Finally, there is a fundamental concern of fairness involved in government subsidized child care. The families who use the most child care will be those where all parents have relatively high-earning “outside options.” Publicly supported child care is inherently a subsidy to employed people. One of the common justifications for public child care is that it will encourage more parents (especially women) to participate in the labor force, an effect which rests entirely on the assumption that families will recognize that the child care benefit is a subsidy primarily provided to people who have less economic need. The figure below shows the average family incomes of children who were enrolled in school or center-based care at each age versus those who were not.
Kids enrolled in child care programs come from richer families than other kids. Plowing more public funds into early education isn’t about helping poor kids get ahead; it’s about helping the upper-middle-class stay ahead. Especially since the evidence that early child education actually helps child outcomes is razor thin (as noted above), it can’t be argued that subsidies for these programs are part of an effort to close attainment gaps: early child education doesn’t reduce attainment gaps any more than later programs. The main reason child care gets attention as a political issue is that it is a major cost for the upper-middle-class, aspirational, two-earner households who dominate public discourse. But these families are already heaped with social and economic advantages; handing them free child care that may not do their kids any actual good and may harm the communities other, poorer parents depend on isn’t good public policy.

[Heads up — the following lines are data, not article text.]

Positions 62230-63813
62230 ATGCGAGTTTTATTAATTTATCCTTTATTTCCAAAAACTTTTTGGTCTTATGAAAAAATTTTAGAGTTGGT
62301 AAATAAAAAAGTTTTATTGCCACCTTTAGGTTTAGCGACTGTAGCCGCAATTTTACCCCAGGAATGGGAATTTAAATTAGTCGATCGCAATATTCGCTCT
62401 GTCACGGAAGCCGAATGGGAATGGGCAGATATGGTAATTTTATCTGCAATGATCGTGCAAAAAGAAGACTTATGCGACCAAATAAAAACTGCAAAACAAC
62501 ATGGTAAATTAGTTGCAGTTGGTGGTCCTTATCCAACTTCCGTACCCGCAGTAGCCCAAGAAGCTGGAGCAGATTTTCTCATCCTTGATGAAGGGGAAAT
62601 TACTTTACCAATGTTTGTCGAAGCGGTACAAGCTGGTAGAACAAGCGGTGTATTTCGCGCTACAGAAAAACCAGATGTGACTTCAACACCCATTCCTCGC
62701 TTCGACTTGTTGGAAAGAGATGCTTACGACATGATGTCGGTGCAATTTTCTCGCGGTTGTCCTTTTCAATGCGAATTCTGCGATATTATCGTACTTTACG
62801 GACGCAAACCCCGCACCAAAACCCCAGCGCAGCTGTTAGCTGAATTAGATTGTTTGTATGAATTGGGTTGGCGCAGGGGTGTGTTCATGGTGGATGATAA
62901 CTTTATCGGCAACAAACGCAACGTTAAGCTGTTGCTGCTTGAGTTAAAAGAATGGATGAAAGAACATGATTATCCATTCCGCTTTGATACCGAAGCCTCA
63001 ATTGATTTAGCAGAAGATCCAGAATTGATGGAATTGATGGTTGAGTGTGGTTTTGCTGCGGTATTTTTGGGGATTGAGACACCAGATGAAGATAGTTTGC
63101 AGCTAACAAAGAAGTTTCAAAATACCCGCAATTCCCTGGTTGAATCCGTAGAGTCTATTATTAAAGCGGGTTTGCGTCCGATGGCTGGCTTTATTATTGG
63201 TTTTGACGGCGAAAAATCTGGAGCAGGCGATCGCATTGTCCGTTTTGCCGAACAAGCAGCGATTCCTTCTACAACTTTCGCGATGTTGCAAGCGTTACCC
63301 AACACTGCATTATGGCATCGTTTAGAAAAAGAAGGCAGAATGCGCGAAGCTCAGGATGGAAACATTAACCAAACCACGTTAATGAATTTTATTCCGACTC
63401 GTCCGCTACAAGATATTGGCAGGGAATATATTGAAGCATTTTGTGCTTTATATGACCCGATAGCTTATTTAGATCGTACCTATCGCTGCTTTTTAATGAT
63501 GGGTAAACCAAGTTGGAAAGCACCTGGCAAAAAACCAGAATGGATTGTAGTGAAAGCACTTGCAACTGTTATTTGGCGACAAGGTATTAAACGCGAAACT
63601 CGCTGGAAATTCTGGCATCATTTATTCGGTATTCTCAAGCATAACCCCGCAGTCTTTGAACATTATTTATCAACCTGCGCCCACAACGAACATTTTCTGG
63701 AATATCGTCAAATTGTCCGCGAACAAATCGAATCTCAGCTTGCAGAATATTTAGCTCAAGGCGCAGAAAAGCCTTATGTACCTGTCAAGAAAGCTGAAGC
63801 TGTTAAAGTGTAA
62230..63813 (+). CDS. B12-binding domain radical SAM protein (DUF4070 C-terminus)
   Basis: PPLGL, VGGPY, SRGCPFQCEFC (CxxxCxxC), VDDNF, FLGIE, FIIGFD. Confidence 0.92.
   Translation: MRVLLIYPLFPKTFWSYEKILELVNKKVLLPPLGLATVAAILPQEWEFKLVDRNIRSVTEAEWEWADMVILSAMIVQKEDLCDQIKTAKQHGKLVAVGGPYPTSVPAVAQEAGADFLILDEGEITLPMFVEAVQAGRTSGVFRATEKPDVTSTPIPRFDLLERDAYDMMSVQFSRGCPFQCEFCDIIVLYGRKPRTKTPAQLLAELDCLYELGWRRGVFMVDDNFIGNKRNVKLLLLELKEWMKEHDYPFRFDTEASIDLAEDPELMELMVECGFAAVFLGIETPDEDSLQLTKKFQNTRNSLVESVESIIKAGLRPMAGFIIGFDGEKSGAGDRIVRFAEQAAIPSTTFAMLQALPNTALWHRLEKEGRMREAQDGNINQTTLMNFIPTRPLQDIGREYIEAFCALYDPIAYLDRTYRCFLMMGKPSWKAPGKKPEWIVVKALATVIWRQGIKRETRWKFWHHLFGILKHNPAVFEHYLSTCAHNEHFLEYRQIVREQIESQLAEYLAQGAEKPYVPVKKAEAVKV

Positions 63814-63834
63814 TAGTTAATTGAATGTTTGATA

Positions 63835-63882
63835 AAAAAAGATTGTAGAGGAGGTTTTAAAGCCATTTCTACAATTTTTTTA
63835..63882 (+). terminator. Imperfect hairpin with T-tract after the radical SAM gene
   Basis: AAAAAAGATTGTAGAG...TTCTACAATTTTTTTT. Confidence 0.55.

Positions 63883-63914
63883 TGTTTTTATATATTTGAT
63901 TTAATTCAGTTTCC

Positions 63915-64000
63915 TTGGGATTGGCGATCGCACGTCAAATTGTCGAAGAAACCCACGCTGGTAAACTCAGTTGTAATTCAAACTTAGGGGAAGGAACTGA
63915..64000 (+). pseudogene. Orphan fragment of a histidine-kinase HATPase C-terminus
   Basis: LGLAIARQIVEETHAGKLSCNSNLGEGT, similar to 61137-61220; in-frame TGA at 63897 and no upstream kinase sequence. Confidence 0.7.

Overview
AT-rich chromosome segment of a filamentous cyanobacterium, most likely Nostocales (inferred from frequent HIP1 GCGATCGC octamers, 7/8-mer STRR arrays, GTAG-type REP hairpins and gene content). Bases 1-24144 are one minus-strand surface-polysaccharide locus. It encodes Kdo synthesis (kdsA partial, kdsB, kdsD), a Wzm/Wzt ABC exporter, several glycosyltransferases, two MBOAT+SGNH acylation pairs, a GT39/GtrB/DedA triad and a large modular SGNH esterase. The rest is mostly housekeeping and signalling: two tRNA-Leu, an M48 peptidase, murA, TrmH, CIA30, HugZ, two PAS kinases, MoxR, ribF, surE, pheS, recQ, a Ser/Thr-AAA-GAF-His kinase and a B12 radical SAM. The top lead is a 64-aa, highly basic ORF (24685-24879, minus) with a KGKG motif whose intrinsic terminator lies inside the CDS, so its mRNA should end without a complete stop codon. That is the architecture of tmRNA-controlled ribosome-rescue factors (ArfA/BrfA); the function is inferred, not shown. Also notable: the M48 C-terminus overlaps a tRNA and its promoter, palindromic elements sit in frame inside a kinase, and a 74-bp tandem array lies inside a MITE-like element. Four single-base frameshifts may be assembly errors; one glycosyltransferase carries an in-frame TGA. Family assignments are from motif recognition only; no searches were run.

The second reason child care gets political attention is that it is often believed to be a major cost for single parents, who make up a large share of parents. And yet, single parents are less likely to have their children enrolled in a school or center-based care at ages 3, 4, or 5.
Now, it is possible that these parents would like to enroll their kids and then be able to work. But child care is hardly the only case of a financial burden landing with disproportionate force on single parents, who face more hurdles across the board.